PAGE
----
LIVINGSTON, NJ — According to the New Jersey Department of Health (NJDOH), there are now at least 12 presumptive positive cases of the novel coronavirus COVID-19, including a newly confirmed case out of Essex County Riker Hill Art Park in Livingston, county officials announced on Sunday. In order to protect the identity of the individual, Essex County officials and RHAP have not disclosed the person’s place of residence.
Although RHAP is located in Livingston, Saint Barnabas Medical Center confirmed to township officials that no Livingston residents have tested positive for COVID-19 at the local hospital, and the Livingston Health Department has also not identified any presumptive cases as of 1:30 p.m. on Sunday.
Essex County Health Officer Maya Lordo announced on Sunday morning that a confirmed case of COVID-19 was identified at RHAP, although it is currently unclear how recently the individual visited the Livingston-based site. RHAP has temporarily suspended all classes, according to one of the resident artists, who said she believes the affected person last visited RHAP mid-week.
In a letter to all resident artists, Lordo stated that the county is “in open communication with the Montclair Department of Health and Human Services,” which has instructed individuals with possible exposure to “passively monitor for any symptoms for the next two weeks and contact their local health provider if any symptoms are experienced.” She added that any identified direct contacts of this newest case will be contacted directly by the Montclair Health Department.
Livingston Mayor Rudy Fernandez and the Livingston Township Council advise residents that the Township of Livingston has taken “a number of actions that are designed to encourage social distancing,” including canceling or postponing events and temporarily closing the Livingston Public Library, the Livingston Senior and Community Center and Livingston Town Hall.
However, all township departments will remain staffed and will be available to all residents via phone and Email. This includes all police, fire and emergency services departments, which will continue operations uninterrupted.
“The township’s health department will be fully staffed and closely monitoring any local cases,” the council members said in a joint statement. “This is the perfect time to spend time at home reading to your kids, playing board games, binge-watching those shows you have been meaning to get to and calling local restaurants to have dinner delivered…These town actions play an important role, but individual behavior changes are even more important. Let’s keep Livingston healthy together.”
The council also shared the follow “common-sense steps” that residents can take to decrease the rate of transmission for COVID-19.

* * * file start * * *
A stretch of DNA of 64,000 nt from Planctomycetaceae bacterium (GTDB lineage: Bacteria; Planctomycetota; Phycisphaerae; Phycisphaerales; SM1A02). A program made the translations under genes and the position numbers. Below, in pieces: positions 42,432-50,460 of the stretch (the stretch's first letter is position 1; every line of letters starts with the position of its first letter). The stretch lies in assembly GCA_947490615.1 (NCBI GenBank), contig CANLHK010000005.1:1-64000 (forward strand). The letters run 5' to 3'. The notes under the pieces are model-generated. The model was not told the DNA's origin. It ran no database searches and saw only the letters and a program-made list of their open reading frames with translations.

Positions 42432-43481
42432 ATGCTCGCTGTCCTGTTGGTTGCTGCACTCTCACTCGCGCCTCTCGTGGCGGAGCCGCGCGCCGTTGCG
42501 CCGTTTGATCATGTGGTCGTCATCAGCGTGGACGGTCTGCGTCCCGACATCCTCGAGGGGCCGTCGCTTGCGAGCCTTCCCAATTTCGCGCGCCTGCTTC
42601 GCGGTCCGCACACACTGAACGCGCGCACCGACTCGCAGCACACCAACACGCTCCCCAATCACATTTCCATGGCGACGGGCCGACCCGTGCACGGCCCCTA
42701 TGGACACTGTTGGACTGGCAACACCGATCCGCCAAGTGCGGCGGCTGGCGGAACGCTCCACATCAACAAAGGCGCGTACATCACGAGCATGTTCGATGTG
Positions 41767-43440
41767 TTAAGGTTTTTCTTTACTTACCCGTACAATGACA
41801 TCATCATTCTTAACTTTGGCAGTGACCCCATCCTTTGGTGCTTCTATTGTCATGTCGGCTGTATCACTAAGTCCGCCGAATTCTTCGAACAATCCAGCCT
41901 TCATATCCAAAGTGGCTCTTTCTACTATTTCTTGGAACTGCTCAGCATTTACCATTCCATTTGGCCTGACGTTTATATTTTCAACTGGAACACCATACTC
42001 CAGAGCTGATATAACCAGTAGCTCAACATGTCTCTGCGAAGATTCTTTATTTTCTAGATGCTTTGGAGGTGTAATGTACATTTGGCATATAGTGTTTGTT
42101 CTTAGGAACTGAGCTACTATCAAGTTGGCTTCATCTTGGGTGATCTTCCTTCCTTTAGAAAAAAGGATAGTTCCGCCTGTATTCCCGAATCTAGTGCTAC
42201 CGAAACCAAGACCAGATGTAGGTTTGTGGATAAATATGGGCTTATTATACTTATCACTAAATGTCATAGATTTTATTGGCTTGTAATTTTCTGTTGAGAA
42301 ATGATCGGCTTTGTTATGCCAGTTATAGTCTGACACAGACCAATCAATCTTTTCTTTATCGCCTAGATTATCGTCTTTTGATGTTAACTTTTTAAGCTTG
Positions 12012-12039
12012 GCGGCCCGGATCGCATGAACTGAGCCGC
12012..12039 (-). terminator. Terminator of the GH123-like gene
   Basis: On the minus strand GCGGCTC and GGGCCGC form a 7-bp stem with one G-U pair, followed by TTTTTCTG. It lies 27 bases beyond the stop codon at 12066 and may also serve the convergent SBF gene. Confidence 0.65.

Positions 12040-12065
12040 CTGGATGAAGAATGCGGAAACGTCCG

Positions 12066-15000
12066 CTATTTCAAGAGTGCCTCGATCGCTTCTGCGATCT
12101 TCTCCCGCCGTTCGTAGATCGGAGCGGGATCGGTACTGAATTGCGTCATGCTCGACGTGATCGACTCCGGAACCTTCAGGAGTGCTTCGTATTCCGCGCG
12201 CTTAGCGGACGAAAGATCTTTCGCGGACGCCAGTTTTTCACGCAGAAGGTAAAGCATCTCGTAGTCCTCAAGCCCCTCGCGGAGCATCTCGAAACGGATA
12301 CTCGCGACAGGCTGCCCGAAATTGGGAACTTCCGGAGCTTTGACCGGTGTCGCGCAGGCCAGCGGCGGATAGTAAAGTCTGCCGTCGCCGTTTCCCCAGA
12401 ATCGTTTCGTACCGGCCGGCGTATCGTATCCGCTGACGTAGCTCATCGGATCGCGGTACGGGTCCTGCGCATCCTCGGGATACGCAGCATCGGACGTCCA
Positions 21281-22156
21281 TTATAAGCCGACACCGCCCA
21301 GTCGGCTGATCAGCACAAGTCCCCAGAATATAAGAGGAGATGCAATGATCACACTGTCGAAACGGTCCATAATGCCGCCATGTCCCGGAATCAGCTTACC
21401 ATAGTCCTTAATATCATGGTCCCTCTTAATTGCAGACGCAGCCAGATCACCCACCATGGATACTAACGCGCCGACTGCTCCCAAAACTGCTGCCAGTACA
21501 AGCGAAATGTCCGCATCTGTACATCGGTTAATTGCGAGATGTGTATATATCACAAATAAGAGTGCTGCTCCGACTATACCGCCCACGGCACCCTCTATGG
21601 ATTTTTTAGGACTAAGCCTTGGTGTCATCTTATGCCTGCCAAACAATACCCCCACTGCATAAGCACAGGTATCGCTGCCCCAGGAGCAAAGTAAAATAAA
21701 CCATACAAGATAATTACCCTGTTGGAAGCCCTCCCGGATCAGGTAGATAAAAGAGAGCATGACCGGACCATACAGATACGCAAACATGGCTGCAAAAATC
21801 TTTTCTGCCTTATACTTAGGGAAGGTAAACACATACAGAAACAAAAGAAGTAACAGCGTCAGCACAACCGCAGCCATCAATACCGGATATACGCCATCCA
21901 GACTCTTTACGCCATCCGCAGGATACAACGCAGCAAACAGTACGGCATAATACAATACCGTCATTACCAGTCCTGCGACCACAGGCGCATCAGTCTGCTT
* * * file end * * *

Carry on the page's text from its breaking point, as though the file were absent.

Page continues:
- Wash your hands often with soap and water for at least 20 seconds especially after you have been in a public place, or after blowing your nose, coughing, or sneezing.
- If soap and water are not readily available, use a hand sanitizer that contains at least 60-percent alcohol.
- Avoid touching your eyes, nose, and mouth with unwashed hands.
- Cover coughs and sneezes with a tissue or use the inside of your elbow.
- Have your own stuff—Don’t swap unwashed dishes, drinking glasses, cups, eating utensils, towels or bedding, and don’t use public pens.
- Stay home if you are sick, except to get medical care.
- Avoid close contact using social distancing.
“We don’t realize how interconnected we are until we are asked to avoid people,” the council said. “This means avoiding large gatherings, playdates or sleepovers. If you must be around people, keep six feet between you. This means no hugs or handshakes. Select off hours to shop. Be strategic when entering any location by seeking out the emptier areas.”
According to Lordo, reported illnesses in Essex County thus far have ranged from mild symptoms to severe illness for confirmed COVID-19 cases. Symptoms to monitor that may appear two-to-14 days after exposure include fever of 100.4 or higher, cough and shortness of breath.
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The public is encouraged to contact the New Jersey COVID-19 hotline at 1-800-222-1222 (or 1-800-962-1253 for those in New Jersey who are using non-New Jersey cell phones). The call center is open 24/7 and has multi-language capacity. The call center is not able to diagnose individuals, provide testing appointments or results, or give specific medical recommendations.